American Red Cross After the attack on Pearl Harbor in December 1941, the American Red Cross became the center of Home Front volunteer activity as it provided 7.5 million Americans the opportunity to join its "great civilian army of mercy" through more than nine different volunteer divisions.
The Production Corps, the largest division of the Volunteer Special Services with over 3.5 million volunteers at its peak in 1942-1943, produced over 2.5 billion surgical dressings. In addition, they sent millions of hand-sewn and knit garments, food packages, and other comfort items to American and Allied soldiers overseas.
The Winnetka Chapter of the Red Cross, headquartered at Christ Church Parish House, oversaw the production and shipment of more than 188,000 bandages by July 1, 1943. By the following July, there were 77 volunteers, including 34 men, producing close to 1500 bandages per meeting. Many other Winnetka Red Cross volunteers sewed clothes and knit socks and sweaters. Those volunteers who joined the Motor Corps drove supplies to Red Cross units on the North Shore. Red Cross Nurses' Aids and "Gray Ladies" served in understaffed civilian hospitals. Other volunteers worked as staff assistants providing administrative support in Red Cross offices, and aided servicemen's families through the Red Cross Home Service division.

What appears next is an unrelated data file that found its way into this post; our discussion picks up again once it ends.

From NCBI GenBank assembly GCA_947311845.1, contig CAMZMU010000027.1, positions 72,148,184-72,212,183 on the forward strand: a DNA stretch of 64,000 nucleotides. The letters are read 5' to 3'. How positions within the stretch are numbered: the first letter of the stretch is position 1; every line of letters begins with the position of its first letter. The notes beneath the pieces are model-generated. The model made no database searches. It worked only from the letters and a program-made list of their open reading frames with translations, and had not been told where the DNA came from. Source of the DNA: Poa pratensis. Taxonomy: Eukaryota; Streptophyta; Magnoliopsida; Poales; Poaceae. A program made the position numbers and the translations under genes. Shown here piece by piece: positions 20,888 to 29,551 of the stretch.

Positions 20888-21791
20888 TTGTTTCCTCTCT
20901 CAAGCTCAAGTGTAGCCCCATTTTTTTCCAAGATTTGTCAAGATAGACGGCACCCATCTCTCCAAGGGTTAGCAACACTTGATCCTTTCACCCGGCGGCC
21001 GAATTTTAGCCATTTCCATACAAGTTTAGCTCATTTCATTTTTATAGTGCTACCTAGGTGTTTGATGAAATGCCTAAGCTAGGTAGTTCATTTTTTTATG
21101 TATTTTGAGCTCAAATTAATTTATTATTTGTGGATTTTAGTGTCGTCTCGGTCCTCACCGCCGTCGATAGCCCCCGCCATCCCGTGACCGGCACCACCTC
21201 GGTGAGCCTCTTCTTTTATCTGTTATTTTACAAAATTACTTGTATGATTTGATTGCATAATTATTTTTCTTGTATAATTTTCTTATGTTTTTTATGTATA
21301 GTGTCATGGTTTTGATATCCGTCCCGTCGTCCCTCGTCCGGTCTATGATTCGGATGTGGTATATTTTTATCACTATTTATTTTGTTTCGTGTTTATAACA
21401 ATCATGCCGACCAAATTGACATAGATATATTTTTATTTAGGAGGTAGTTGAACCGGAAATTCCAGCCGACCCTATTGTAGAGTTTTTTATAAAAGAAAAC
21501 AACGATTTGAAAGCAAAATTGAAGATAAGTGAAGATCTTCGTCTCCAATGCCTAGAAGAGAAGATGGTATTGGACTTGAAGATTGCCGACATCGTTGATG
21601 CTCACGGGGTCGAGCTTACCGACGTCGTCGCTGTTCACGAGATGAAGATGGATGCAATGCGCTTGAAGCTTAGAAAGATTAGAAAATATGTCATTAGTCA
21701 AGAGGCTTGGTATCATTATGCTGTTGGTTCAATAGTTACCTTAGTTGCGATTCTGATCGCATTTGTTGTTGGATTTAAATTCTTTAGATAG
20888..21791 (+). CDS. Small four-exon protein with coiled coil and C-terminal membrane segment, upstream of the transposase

One of the most visible services was the Canteen Corps, where Winnetka women served as hostesses providing food and entertainment at centers in Chicago, Ft. Sheridan, and Great Lakes Naval Station. Perhaps the most vital service provided by the Red Cross Home Front volunteers was the organization and promotion of mobile blood drives, held on a periodic basis at the Community House. The 13 million pints of blood that Americans donated during the war saved the lives of thousands of American soldiers throughout the world.